If you read my post “I’m back!” then you know that I recently finished my thesis. Now that it’s all safely submitted and I can’t make any more changes anyway, I wanted to post parts of the thesis for anyone who might be interested. Here, I’ll start off with the abstract, rationale, and organization scheme. In subsequent posts, I’ll have parts of the introduction and conclusion chapters. I haven’t decided what I’ll do with the 2 unpublished research chapters. If you have any ideas, please let me know in the comments.
Maize is a high yielding crop that provides a relatively high calorie source of food and feed, but focus on yield has not improved nutritional qualities. Some nutrients that are lacking in maize are iron and essential amino acids. In this dissertation some ways that genes from maize might be used to improve nutritional quality of maize are discussed, including improvement of bioavailable iron with maize globin and exploration of maize seed storage proteins. In addition, strategies to improve maize are explored, including breeding with mutations and transgenes and investigation of the effects of selection on transgenes.
Maize globin was found to be as bioavailable as ferrous sulfate, both when used as a forticant added to maize flour and when expressed in maize with an endosperm specific promoter. These results indicate that maize globin could be used to biofortify maize with highly bioavailable iron. Assessment of seed storage proteins in maize inbreds, landraces, and teosintes found unique proteins in teosintes that may be moved into maize through biotechnology or breeding to improve amino acid balance. Investigation of the effects of ensiling on seed storage proteins in maize used as ruminant feed found that longer ensiling times degraded some seed storage proteins, which may make the starch more digestible, but inoculation with Lactobacillus did not have an effect.
A variety of breeding methods can be used to improve qualities of maize. Maize transformed with a construct encoding green fluorescent protein controlled by a maize seed storage protein promoter was subjected to recurrent selection in order to increase transgene expression. This resulted in increased expression of the native gene with the same promoter, while unrelated traits were not changed. Backcrossing can be used to bring a mutation or transgene into a specific genetic background, while forward breeding can be used to improve characteristics of a line that carries a gene of interest.
In many parts of the world, people are unable to obtain necessary nutrients from dietary sources. There are many factors that affect hunger and malnutrition, including political and social factors. Ideally, these factors will be changed to allow more people to lead healthy lives. Unfortunately, changing political and social systems can take decades, and in the meantime, many go hungry or malnourished. Maize is an important staple crop in parts of Africa, South America, and Central America. In addition, maize is an important feed crop in the developed and developing world. In this dissertation some ways that qualities of maize might be altered to help improve human quality of life are discussed, including improvement of bioavailable iron, amino acid balance, and investigation of effects of selection on transgenes.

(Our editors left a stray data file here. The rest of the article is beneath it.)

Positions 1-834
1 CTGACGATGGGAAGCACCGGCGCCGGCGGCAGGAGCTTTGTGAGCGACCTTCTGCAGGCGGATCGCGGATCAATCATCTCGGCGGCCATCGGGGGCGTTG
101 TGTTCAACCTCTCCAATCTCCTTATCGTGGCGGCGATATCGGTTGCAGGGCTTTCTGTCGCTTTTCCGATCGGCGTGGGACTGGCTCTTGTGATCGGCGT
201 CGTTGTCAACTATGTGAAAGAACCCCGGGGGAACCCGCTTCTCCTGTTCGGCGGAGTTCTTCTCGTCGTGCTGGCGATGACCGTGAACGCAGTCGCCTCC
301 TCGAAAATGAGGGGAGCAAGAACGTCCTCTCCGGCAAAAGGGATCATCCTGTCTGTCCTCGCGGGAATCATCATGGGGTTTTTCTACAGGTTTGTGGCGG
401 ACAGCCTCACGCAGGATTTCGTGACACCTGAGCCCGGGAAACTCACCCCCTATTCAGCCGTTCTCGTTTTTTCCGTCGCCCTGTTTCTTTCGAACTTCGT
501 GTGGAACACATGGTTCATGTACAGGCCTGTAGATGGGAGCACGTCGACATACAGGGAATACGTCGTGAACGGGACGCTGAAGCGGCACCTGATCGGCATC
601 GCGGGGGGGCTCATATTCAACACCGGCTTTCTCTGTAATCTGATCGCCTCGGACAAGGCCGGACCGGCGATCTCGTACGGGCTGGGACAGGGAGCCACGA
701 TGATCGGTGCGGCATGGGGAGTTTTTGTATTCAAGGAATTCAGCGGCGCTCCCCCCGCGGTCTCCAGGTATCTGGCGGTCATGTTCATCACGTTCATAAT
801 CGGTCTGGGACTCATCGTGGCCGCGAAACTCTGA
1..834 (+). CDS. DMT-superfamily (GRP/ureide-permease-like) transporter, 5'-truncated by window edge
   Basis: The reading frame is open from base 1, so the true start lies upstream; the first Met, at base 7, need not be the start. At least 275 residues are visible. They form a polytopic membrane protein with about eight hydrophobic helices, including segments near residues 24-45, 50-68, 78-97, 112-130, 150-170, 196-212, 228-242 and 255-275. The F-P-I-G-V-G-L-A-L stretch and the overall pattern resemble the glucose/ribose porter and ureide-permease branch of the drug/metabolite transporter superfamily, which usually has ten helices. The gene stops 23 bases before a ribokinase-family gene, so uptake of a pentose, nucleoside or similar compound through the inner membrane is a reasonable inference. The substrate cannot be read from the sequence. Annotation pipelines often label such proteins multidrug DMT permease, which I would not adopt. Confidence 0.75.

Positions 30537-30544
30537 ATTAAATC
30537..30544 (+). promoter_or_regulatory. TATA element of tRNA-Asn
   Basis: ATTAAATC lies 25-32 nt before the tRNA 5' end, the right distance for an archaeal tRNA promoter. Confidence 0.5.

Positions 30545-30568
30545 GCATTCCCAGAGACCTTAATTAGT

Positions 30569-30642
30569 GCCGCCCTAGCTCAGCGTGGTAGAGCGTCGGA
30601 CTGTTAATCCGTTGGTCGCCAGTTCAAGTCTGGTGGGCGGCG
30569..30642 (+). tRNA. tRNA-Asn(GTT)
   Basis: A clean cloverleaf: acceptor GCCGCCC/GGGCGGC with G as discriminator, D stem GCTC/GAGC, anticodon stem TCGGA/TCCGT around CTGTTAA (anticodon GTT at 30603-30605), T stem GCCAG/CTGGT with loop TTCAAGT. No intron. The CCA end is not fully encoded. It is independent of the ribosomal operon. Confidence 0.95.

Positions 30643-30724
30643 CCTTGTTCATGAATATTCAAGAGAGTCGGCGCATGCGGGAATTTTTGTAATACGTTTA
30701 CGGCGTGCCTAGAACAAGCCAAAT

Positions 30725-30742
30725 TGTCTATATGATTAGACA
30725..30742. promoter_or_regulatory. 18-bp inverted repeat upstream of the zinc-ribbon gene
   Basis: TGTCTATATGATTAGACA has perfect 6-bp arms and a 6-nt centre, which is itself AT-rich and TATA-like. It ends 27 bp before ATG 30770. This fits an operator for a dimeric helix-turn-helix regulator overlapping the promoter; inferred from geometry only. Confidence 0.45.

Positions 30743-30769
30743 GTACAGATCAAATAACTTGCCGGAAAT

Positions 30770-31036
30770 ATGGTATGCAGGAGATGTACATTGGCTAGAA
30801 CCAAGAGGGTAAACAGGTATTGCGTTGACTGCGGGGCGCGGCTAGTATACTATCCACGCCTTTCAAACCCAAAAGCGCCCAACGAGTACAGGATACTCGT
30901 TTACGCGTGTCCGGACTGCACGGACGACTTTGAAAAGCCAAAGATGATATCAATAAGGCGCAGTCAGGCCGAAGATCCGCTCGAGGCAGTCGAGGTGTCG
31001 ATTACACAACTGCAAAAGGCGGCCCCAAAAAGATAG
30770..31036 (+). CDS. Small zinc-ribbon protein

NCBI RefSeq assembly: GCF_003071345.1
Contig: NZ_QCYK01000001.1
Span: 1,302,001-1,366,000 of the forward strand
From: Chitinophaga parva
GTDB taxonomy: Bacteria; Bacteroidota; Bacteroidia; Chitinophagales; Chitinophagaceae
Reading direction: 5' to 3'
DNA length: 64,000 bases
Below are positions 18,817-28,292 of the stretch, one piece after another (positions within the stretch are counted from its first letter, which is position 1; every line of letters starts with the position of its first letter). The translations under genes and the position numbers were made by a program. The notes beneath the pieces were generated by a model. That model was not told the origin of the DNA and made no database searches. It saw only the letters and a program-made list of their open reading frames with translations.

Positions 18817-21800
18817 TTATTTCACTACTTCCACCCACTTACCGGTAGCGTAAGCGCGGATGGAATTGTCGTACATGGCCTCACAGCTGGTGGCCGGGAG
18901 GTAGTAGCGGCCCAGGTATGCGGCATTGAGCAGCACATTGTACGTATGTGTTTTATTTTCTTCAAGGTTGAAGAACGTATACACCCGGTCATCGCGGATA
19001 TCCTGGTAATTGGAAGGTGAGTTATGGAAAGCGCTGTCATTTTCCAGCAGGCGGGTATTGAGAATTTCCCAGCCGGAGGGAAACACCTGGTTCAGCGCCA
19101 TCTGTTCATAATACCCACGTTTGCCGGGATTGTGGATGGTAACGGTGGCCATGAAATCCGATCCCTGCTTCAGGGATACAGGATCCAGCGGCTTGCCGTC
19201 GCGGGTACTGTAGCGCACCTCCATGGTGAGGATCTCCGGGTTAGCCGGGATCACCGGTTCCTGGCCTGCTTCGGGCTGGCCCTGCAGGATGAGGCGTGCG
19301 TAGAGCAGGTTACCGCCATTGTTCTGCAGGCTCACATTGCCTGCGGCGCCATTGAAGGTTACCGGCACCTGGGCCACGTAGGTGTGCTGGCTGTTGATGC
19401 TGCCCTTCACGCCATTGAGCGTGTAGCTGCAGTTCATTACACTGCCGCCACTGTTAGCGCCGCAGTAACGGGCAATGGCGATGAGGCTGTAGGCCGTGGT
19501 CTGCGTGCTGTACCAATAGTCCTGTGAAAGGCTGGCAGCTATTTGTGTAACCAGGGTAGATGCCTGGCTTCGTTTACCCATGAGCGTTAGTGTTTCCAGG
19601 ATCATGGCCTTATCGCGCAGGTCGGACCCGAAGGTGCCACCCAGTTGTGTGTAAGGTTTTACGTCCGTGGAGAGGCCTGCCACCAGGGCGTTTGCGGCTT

This dissertation is divided into seven chapters. In the introductory chapter, an overall literature review is provided. The second chapter includes research conducted on maize hemoglobin. The goal of this research was to determine the potential of maize hemoglobin as an iron bioforticant. The third chapter includes research on transgene and native gene expression in response to selection for transgene expression. The goal of this research was to investigate the effects of selection on a transgene and to determine the relationship between expression of a transgene and a native gene with the same promoter. The fourth and fifth chapters are studies of seed storage proteins. The sixth chapter is about breeding with transgenes. In the seventh chapter, overall conclusions are discussed.
Note: Chapters four through six were previously published and were reprinted in my thesis with permission from the publishers. I doubt that permission extends to blog posts, so if you wish to see them and do not otherwise have access, please contact me directly. The citations for those chapters are as follows:
Flint-Garcia SA, Bodnar AL, Scott MP. Wide variability in kernel composition, seed characteristics, and zein profiles among diverse maize inbreds, landraces, and teosinte. Theoretical and Applied Genetics. 2009 Oct;119(6):1129-42. PMID: 19701625.
Hoffman PC, Esser NM, Shaver RD, Coblentz WK, Scott MP, Bodnar AL, Schmidt RJ, Charley RC. Influence of ensiling time and inoculation on alteration of the starch-protein matrix in high moisture corn. Journal of Dairy Science. 2010; 94(5):2465-2474.
Bodnar AL, Scott MP. Using mutations in corn breeding programs. The Handbook of Plant Mutation Screening. Ed. Meksem K, Kahl G. Wiley, 2010.